Although only in his mid-thirties, sculptor Mathew Ashevak has over thirty years’ experience carving. How? He began carving at the age of five. Born in Kinngait (Cape Dorset), NU, Ashevak is from a highly artistic family. His father, Adamie Ashevak, is a noted carver, and his grandparents include sculptor Pauta Saila, graphic artist Pitaloosie Saila, and the legendary Kenojuak Ashevak.
Ashevak often focuses on shamans and transformation in his work. Known for his openwork carving technique and attention to detail, his pieces display a fluid sense of movement and purpose. Every curve is polished to perfection, an action suspended in stone by a master carver.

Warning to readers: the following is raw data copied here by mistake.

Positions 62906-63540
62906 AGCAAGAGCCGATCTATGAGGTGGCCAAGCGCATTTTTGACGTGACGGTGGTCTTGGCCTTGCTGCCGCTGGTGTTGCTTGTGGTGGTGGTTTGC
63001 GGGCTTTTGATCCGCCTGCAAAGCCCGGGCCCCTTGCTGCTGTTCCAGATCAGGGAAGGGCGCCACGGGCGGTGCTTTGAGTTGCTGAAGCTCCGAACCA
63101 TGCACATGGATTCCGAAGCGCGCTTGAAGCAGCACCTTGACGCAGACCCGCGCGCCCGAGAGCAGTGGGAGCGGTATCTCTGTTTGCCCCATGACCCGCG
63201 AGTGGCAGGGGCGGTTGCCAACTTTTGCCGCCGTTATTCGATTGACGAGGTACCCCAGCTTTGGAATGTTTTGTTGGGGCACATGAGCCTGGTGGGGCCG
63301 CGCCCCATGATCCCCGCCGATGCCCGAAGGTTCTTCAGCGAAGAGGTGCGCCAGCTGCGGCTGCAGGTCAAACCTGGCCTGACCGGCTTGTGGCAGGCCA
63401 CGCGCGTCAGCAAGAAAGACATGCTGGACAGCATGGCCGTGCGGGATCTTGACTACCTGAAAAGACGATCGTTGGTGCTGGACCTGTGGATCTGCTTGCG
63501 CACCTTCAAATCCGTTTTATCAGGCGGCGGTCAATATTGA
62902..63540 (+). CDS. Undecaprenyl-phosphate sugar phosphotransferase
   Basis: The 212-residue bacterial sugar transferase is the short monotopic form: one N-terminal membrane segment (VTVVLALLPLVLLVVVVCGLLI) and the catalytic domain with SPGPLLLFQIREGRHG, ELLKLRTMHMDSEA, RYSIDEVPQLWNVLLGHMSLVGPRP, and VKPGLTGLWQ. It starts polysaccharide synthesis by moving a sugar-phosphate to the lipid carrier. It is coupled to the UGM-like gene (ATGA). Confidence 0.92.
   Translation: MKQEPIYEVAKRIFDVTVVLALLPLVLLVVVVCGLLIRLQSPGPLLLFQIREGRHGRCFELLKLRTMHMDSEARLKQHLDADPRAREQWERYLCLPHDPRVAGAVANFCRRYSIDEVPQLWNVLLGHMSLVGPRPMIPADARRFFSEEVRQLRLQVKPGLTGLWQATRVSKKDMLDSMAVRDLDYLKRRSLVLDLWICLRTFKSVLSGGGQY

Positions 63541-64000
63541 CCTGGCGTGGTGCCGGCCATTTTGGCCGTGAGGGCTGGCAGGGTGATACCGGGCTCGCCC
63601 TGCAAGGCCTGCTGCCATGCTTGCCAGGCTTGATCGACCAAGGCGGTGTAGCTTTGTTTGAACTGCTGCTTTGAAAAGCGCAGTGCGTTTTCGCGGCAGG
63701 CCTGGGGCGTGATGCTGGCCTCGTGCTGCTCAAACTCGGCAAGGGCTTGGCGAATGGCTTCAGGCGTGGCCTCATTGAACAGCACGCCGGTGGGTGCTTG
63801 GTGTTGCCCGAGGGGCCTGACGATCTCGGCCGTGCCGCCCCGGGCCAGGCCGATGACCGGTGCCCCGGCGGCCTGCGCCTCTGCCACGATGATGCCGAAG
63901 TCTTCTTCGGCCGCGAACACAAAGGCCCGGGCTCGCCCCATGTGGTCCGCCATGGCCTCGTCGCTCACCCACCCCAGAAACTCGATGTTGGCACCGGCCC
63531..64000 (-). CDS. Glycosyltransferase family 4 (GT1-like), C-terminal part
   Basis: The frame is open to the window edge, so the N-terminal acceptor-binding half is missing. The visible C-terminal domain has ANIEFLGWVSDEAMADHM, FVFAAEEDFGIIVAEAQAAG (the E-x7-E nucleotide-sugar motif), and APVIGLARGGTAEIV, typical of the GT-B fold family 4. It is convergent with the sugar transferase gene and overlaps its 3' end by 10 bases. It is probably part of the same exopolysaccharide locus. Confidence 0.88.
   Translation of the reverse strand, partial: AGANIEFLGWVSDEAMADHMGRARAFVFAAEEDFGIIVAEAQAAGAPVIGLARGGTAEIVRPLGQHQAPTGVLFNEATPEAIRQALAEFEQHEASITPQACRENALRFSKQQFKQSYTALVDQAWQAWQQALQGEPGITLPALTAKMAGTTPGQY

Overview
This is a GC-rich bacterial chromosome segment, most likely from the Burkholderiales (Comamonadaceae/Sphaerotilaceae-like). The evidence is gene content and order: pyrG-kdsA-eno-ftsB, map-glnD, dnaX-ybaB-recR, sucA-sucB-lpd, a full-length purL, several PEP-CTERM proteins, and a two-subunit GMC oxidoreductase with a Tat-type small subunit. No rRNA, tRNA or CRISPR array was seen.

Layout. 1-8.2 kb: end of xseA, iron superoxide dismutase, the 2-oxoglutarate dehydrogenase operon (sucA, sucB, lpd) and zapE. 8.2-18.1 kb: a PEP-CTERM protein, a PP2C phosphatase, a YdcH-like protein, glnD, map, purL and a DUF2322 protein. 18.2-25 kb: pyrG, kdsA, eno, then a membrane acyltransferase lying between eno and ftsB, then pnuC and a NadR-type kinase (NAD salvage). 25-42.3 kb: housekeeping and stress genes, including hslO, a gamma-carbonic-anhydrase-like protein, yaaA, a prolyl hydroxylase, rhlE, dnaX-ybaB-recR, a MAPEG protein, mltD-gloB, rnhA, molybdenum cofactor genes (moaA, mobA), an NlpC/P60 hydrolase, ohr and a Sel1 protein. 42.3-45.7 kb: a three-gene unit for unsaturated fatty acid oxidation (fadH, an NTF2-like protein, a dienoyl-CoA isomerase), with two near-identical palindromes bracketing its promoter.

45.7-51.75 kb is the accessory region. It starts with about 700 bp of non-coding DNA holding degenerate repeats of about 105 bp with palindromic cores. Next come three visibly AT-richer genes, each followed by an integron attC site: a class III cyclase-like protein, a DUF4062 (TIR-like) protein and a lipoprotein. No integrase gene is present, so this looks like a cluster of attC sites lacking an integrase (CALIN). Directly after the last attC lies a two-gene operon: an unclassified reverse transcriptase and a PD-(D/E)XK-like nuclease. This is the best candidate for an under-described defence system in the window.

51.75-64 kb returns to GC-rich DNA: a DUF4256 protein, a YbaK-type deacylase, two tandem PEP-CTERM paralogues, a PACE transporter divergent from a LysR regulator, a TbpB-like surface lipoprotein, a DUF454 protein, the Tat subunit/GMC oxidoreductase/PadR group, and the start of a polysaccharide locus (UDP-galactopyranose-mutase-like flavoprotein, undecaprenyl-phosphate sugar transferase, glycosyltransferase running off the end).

Here, Ashevak’s drum dancer balances gracefully on two feet while leaning backward, presumably looking sideways at his audience. The solid black marble creates a strong juxtaposition with the ivory drum, which beckons in the figure’s outstretched arms. Although the hair is the only densely textured part of this sculpture, Ashevak has suggested folds in the parka at the figure’s waist through gentle rolls, mimicking the effect that would be created were a parka-clad human to pose this way. Ashevak enacts these subtle details with the same skill his drummer must perform his dance.